April 2024 Market Update

Introduction

Global equity markets finished lower over April amid geopolitical tensions, choppy inflation and expectations central banks might keep interest rates higher for longer. Global business activity was relatively muted in April, particularly manufacturing sector activity, which continues to struggle under the weight of relatively weak demand. 

The S&P/TSX Composite Index finished lower over April, dragged down by the Real Estate and Industrials sectors. The Materials sector delivered a strong return in April, benefiting from higher gold prices. U.S. equities also fell, marking their first monthly decline in 2024. Yields on 10-year government bonds in Canada and the U.S. increased. The price of oil posted a small decline in April. Still, it is up over 2024, adding to concerns about inflationary pressures.

Canada’s capital gains inclusion rate increases

The Canadian federal government released its 2024 Federal Budget in April. The government expects to run a deficit of $39.8 billion in 2024–25, which would be down from the $40.0 billion deficit this fiscal year. The deficit is expected to fall to $20 billion by 2028–29. The federal government is seeking to spend an additional $52.9 billion, but this should be offset that by certain tax increases. The most notable, which had investors and business owners taking notice, was increasing the capital gains inclusion rate to 66% from 50%. This new threshold will be in place for high-net-worth individuals, trusts and corporations. The government has said the increase will help generate additional tax revenue, but it wasn’t widely accepted by investors. Many have questioned whether it will deter investment in Canada. 

The federal government will continue its focus on increasing the supply of housing, which the government believes will make homes more affordable for all generations. The budget includes $8.5 billion in additional spending on more housing. The government will also commit money to the Financial Consumer Agency of Canada and the Finance Department to build out a framework for open banking in the country. New and ongoing spending will continue to be focused on health care, the environment, artificial intelligence and a school food program.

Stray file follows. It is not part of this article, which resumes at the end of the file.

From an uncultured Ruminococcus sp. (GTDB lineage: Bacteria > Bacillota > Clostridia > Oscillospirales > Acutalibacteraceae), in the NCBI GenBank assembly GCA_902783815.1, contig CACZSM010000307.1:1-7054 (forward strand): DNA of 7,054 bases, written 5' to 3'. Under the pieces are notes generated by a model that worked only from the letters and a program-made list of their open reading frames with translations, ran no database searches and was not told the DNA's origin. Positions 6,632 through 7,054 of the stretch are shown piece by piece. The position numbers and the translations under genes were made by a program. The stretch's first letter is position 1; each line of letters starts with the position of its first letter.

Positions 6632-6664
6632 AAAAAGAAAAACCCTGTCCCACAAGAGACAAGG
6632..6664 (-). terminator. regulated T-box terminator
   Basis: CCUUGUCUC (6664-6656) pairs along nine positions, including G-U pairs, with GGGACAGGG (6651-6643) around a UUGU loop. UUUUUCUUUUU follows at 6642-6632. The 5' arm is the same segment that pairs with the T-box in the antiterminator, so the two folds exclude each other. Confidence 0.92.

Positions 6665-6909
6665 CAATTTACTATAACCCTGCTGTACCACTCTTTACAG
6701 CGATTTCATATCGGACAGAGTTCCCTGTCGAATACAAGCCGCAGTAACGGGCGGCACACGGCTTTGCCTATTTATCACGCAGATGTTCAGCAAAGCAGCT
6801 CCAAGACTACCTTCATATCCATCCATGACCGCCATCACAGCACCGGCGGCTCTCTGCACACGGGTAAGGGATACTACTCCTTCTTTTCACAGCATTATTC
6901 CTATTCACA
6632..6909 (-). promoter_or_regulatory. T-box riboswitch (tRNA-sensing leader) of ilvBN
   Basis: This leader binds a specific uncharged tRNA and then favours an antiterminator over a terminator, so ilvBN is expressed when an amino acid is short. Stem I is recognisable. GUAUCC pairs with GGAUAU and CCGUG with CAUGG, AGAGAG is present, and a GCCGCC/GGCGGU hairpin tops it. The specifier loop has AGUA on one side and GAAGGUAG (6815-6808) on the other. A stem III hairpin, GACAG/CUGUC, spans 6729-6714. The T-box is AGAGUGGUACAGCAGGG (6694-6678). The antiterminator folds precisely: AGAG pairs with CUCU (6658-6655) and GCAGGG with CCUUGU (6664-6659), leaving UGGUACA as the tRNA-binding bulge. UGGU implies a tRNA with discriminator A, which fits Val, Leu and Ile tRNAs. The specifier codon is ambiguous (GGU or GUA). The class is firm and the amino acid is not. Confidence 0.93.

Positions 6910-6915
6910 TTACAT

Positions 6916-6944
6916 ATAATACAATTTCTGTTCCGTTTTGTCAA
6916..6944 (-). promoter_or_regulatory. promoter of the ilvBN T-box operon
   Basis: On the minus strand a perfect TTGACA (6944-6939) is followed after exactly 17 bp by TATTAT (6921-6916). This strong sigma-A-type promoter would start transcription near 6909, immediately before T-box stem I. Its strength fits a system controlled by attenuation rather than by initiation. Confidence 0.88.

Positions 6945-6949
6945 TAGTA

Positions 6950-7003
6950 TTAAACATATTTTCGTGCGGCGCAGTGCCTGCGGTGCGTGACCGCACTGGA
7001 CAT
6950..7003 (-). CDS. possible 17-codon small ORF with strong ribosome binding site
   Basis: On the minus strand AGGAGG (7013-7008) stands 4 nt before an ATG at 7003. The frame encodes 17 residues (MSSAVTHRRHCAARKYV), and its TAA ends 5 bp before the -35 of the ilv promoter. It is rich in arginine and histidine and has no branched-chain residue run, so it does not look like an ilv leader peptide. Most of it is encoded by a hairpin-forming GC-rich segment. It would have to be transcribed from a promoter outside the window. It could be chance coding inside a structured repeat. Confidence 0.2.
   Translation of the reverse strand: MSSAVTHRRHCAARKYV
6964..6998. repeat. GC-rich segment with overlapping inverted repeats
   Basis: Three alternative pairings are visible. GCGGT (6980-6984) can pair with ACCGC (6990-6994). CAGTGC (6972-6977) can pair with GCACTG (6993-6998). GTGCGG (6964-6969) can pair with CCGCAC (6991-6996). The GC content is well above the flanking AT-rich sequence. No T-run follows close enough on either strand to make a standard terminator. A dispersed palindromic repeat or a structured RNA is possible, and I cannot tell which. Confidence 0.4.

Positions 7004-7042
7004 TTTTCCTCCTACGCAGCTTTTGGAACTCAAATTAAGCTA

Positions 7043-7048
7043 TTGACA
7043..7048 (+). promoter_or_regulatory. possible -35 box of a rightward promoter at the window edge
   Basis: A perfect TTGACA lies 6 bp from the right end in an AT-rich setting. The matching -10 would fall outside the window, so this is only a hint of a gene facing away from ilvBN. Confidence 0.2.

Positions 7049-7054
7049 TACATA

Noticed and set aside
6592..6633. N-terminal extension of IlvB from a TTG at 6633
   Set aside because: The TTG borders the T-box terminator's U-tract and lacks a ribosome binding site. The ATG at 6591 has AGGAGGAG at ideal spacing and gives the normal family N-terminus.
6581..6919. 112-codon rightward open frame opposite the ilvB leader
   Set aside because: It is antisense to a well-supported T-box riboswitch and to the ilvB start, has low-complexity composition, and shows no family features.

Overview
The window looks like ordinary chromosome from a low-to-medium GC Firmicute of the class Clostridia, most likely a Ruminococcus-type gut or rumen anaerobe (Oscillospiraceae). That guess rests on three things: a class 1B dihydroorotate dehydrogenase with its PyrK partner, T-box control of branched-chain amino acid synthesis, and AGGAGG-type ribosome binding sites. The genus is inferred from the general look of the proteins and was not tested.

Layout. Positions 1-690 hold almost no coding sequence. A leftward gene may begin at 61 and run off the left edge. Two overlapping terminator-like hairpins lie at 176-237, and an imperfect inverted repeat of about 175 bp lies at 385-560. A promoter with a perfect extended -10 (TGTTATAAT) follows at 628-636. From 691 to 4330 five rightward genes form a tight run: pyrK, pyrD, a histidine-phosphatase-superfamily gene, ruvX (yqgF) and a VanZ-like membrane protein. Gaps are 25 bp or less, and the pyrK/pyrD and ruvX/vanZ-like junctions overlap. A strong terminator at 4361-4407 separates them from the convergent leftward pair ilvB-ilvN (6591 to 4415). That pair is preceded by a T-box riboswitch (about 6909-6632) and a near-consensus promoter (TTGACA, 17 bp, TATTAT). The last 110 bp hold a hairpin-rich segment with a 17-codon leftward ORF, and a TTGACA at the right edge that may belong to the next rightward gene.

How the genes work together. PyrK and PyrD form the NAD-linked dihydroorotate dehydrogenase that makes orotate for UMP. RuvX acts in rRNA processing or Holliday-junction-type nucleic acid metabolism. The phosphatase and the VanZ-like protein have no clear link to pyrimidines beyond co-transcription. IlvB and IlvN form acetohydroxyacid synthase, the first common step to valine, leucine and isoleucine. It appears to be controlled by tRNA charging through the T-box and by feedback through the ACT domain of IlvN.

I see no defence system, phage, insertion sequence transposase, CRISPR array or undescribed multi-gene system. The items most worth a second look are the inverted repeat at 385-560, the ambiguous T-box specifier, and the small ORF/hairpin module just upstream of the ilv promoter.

Expectations increase for a BoC summer rate cut

The Bank of Canada (“BoC”) appears to be edging closer to a period of monetary easing. The BoC released its Summary of Deliberations from its last meeting, where it held its benchmark overnight interest rate steady at 5.00%. Diverging views among officials might suggest the BoC is preparing to lower interest rates. The minutes showed officials divided on when to begin lowering interest rates, but all believe monetary easing will start relatively soon and should be gradual to avoid reigniting inflationary pressures. Inflation remains a risk to the BoC’s outlook. The BoC is seeking more confidence inflation will indeed move back to its 2% target. While inflation has come down over the past year, albeit at an uneven pace, other economic data are pointing to the need to cut interest rates. Consumer demand has been waning amid tight financial conditions. Retail sales fell in January and February, with Statistics Canada estimating no growth in March, which points to flat sales over the first quarter of 2024. Underlying data shows Canadian consumers focused on spending on necessities, largely avoiding discretionary spending. Meanwhile, gross domestic product (“GDP”) slowed over February and March, adding to speculation the BoC will soon cut interest rates. While many market observers expected the BoC to move along with the U.S. Federal Reserve Board (“Fed”), that might not be the case. The BoC looks poised to begin lowering interest rates as early as this summer to help reignite demand and support economic conditions.

U.S. economic growth shows signs of slowing